2017 Ford Super Duty Review: First Drive


As if the presidential election wasn't enough to keep us awake at night, now we have a dramatic escalation in the Truck Wars, specifically in the heavy-duty segment. To put it simply, the new 2017 Ford Super Duty pickup trucks are two parts evolution (powertrain and suspension) and three parts revolution (more capability, more technology and more significant improvements than any HD truck). In fact, where the 2015 Ford F-150 delivered a mountain of never-before-seen features, capabilities and technology to the half-ton buyer, this new Super Duty promises even more to buyers who aren't used to so much transformation. We recently spent a couple of days near Denver driving various configurations of the 2017 Super Duty. (Check out our 2017 Super Duty drive impression video by .) 

The current generation Super Duty hasn't gone through a major overhaul in almost two decades, but since it's been the dominating player in the segment there hasn't been much motivation to change. That is until Ford shook up the pickup truck world two years ago by making the body of the F-150 from weight-saving aluminum. Plans for the new Super Duty were done concurrently with the 2015 F-150, which is why the two share so many material and technology choices.


We first saw the all-new Super Duty at the 2015 State Fair of Texas. As a quick recap, the 2017 Ford heavy-duty pickups will have aluminum bodies and beds that make the trucks several hundred pounds lighter overall; however, where weight savings was the priority with the F-150, Super Duty engineers understood typical customers would rather have most of the weight savings reinvested into heavier-duty parts to make the truck stronger and more capable of carrying and towing heavier loads.

To do that, Ford re-engineered the entire frame, making the center section taller and thicker, as well as boxing it from tip to tail. Ford now uses high-strength steel in 95 percent of the frame, with the remaining 5 percent used in the front crush zone to better absorb energy in a collision. The frame, typically designed with nine cross-members (most of which are tubed and through-welded for added strength), will also accommodate a stout 10th heavy-duty cross-member when equipped with the in-bed gooseneck/fifth-wheel hitch option. Ford engineers also beefed up the rear section of the frame to accommodate a thicker and stronger conventional trailer hitch that gives the Super Duty segment-leading towing numbers.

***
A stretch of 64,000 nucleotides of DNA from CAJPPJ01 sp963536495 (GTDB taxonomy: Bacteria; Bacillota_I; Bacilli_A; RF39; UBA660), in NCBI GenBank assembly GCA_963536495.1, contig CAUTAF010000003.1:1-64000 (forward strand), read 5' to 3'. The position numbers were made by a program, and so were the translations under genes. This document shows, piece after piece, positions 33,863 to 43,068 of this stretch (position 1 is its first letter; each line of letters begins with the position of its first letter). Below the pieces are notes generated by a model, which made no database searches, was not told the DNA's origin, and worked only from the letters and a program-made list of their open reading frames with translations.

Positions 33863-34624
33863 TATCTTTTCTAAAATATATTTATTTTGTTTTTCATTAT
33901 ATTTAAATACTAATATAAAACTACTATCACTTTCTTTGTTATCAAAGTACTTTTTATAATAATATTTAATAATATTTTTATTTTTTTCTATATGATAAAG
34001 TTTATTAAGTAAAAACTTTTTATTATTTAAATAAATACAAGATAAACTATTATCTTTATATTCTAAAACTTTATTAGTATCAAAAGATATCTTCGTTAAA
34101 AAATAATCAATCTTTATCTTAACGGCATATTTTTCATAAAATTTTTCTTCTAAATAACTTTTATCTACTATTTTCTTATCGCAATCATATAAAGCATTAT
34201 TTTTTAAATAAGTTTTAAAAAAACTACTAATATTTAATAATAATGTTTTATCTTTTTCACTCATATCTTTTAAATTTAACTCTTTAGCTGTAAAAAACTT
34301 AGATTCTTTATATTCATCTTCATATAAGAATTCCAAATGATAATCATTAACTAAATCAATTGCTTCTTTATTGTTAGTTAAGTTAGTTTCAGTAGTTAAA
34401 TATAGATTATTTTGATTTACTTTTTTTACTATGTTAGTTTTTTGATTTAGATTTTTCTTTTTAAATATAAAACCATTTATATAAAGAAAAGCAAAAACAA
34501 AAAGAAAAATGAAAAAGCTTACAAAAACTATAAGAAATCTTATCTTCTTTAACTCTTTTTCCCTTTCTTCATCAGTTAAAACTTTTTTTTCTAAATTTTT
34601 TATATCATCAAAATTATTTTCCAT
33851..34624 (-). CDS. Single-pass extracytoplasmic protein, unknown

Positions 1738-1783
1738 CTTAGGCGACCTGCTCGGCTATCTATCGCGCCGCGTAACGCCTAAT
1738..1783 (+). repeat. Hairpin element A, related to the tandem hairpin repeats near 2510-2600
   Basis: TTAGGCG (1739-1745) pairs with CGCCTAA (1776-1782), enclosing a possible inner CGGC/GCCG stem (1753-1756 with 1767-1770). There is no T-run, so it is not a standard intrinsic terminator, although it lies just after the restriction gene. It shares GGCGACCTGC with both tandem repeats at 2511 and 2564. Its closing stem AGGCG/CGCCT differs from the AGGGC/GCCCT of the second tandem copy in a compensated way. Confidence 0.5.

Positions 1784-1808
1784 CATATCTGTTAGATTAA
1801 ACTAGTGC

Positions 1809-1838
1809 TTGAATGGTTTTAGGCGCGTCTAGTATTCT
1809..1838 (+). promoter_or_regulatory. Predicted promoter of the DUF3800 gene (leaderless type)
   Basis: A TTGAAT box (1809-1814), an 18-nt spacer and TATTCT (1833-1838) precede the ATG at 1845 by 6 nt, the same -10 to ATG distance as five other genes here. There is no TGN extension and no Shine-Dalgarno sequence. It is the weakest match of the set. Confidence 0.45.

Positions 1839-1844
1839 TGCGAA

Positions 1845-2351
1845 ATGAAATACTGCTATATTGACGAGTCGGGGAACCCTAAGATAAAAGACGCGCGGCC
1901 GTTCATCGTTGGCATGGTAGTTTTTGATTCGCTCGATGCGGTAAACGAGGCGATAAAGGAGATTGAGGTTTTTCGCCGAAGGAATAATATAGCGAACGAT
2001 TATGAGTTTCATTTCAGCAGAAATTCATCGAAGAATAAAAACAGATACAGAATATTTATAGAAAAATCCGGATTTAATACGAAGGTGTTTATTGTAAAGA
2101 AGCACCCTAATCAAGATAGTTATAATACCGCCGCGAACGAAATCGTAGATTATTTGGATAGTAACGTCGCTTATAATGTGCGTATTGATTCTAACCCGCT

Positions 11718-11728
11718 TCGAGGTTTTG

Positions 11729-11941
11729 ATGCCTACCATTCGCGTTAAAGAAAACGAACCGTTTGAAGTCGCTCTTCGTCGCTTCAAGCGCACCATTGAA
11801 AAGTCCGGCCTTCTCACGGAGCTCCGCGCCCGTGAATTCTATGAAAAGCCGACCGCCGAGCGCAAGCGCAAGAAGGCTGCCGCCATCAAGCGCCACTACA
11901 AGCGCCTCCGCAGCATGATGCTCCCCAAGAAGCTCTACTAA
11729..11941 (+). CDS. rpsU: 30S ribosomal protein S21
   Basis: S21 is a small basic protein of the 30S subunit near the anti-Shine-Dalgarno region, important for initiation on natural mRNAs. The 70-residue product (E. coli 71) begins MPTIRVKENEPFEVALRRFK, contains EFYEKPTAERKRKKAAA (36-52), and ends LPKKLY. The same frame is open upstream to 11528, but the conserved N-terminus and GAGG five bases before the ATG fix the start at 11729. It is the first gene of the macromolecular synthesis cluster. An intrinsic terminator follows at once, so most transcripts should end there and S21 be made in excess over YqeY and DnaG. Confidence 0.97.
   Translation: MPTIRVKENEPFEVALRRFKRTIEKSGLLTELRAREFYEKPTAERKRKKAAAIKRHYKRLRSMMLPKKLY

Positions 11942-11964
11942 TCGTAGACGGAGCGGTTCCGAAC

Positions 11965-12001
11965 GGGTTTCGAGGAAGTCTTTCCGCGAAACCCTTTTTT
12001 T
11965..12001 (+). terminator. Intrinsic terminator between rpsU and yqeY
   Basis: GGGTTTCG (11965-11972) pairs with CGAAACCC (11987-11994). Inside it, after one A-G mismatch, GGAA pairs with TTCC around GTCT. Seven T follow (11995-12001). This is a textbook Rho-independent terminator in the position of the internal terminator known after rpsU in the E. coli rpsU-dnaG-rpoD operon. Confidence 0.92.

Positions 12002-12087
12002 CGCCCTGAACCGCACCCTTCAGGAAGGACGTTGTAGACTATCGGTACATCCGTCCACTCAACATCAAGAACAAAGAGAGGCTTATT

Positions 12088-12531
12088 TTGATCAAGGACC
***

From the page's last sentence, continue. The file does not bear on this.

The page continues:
Under the hood, the 6.7-liter V-8 Power Stroke turbo-diesel is essentially a carryover engine although it has a few injector tweaks, some software upgrades and a turbocharger modification. Those modifications give it the biggest power numbers in the segment, with 440 horsepower at 2,800 rpm and 925 pounds-feet of torque at 1,800 rpm. Naturally, driveline and transmission upgrades were necessary to accommodate the new power levels, and from our time behind the wheel, we found the power delivery to be surprisingly smooth, linear and predictable. The Super Duty's gas engine is still the 16-valve 6.2-liter V-8, with a taller, multipath air intake and new camshaft profile to give it 430 pounds-feet of torque (better than any other V-8 in the segment).


More obvious changes will be found inside the Super Duty cabs. Part of Ford's original F-150/Super Duty master plan was to use the same cab and design features for all its pickups. The result is that the regular, SuperCab and crew cab configurations are identical in almost every way in the half-ton and heavy-duty lineups with the exception of their different foundations. This means that Super Duty SuperCab models will now offer 170-degree swing-out rear doors just like the F-150, a feature Ram, Chevrolet and GMC HDs lack.

Anyone familiar with the F-150 will immediately recognize the gauge layout, 8-inch productivity display screen between the tachometer and speedometer, center stack and console design, although there are a few slight changes to better accommodate the Super Duty user. Details such as a six-switch bank of auxiliary controls in the overhead console make the cab look like a jet cockpit, and a clever sliding cupholder easily converts from open space to an extra set of drink holders. Backseat features improve on the F-150 as well since Super Duty crew cabs offer an optional, under-seat collapsible storage bin that can be used as lockable storage space by locking the flipup rear seats.